4. It will probably prevent yourself from burning out

Taking breaks is good for your own physical and mental health. If you’re like me and had a 9-5 job before, you will probably agree that launching a business leads to longer working hours (at least initially) and less holidays taken. It also feels weird to stop and take time off.

Personally the first few times I took ‘days off’, I had mixed feelings. On one hand it felt amazing to not have to get holidays approved or to be limited to a certain amount of days per year. But on the other hand it felt weird and uncomfortable to stop working, knowing that in my absence, nothing would get done.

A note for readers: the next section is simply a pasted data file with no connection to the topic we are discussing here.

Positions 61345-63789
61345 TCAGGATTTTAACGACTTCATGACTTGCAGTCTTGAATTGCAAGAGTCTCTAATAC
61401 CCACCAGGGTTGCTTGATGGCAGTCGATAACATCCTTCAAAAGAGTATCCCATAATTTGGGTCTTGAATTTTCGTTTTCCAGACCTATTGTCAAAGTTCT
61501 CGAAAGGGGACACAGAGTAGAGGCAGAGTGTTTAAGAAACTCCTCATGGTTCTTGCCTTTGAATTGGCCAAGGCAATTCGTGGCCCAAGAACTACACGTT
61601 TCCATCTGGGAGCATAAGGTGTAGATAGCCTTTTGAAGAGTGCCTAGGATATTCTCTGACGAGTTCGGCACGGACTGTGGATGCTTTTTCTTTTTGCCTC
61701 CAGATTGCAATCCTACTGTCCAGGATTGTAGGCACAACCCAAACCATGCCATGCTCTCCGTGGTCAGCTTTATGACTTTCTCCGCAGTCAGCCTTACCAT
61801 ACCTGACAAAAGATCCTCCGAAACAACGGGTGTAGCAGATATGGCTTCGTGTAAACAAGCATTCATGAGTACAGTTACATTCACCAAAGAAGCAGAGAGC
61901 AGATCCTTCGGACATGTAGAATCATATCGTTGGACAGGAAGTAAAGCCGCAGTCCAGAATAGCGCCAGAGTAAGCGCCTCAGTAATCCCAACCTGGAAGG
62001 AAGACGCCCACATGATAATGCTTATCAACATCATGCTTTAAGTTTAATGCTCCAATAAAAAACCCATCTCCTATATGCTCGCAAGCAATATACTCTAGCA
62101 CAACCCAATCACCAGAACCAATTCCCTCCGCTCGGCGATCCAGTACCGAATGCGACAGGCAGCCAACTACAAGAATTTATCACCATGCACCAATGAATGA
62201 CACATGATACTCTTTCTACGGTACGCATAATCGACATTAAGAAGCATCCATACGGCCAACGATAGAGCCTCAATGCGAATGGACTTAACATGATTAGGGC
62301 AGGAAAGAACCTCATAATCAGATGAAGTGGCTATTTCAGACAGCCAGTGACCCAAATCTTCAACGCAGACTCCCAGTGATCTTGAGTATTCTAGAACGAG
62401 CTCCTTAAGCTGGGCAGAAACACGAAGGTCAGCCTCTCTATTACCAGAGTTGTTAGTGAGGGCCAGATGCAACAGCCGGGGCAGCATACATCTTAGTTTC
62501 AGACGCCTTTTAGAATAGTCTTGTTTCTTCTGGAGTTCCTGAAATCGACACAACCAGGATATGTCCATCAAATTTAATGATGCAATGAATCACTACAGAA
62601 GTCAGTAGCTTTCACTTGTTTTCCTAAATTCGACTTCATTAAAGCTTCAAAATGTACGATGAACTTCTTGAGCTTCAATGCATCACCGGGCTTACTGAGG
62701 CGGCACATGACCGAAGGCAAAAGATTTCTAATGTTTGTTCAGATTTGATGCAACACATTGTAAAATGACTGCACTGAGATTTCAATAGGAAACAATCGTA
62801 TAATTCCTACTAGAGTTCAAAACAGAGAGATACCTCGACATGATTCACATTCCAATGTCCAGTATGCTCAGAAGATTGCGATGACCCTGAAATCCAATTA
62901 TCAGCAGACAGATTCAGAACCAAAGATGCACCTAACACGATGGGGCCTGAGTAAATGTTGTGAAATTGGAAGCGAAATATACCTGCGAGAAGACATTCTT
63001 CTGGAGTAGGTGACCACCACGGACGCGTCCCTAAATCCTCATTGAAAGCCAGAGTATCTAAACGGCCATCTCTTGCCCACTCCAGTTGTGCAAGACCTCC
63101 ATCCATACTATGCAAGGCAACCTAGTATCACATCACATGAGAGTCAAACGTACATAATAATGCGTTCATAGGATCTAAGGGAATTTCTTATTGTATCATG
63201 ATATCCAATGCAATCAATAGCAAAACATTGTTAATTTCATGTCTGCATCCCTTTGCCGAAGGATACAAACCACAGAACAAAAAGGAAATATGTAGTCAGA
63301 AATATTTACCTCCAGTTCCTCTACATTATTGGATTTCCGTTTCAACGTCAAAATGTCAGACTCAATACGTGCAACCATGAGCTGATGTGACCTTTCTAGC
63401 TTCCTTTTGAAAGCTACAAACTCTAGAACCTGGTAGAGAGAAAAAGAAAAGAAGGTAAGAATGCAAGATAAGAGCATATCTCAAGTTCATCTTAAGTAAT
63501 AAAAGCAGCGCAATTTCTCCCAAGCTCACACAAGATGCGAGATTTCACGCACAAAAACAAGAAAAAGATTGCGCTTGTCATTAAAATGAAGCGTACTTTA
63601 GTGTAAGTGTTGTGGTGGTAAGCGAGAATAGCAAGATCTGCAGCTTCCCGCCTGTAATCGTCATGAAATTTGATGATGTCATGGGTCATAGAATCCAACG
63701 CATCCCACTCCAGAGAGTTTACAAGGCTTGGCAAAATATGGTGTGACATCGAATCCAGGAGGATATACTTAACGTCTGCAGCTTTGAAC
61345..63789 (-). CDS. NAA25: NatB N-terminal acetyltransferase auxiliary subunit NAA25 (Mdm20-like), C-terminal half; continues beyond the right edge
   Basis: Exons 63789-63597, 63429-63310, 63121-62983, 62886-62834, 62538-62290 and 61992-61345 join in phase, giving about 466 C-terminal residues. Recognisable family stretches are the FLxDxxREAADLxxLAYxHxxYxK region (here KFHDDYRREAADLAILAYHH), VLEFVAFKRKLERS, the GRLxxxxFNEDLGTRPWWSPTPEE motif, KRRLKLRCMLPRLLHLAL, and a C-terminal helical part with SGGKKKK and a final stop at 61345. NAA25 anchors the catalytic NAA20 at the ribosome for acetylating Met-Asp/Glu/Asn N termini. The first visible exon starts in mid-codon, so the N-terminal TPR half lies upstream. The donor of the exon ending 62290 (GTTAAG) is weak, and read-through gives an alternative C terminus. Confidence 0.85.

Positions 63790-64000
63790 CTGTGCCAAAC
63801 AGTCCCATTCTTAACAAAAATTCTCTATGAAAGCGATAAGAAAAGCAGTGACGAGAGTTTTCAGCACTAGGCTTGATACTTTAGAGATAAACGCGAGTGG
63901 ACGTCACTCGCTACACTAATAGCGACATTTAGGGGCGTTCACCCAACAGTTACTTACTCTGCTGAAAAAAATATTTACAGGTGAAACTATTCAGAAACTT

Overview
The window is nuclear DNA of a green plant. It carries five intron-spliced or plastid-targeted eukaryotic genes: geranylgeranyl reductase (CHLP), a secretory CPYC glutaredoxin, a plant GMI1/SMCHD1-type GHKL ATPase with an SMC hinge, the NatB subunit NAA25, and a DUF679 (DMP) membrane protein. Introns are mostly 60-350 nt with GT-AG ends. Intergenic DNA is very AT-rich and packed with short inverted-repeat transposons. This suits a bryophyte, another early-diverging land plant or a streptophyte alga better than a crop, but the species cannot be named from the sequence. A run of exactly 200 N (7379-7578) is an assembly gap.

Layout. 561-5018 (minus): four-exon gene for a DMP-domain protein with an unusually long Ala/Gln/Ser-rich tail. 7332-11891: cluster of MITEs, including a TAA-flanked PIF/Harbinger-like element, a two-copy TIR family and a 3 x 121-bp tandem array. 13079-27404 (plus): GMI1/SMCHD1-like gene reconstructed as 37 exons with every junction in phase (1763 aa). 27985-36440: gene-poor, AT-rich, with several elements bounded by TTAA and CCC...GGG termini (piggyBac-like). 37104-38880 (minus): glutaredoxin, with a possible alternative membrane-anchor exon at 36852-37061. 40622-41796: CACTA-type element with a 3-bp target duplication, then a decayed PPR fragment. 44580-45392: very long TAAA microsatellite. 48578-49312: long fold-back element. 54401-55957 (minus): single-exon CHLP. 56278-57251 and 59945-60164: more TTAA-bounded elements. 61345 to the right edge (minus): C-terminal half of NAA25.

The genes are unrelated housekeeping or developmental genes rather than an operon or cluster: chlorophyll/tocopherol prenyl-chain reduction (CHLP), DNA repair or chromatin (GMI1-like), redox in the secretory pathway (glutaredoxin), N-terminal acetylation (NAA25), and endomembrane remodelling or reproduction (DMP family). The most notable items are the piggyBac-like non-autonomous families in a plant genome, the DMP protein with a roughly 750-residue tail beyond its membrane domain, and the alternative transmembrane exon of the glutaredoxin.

It’s also great for productivity and creativity. Celebrating milestones by taking breaks will allow you to pause and think about your next steps, give your brain some space, regain focus and get back to work with a clear mindset ready to knock off the next targets. I definitely do not apply this one enough, but I will in the future hopefully. #alwayslearning

Wrapping up

So what am I undertaking to get better at celebrating successes and milestones?

Writing this post is my way to force myself to pause and think. As I’m writing these words, it already makes me feel better about this “achievements vs. future challenges” situation.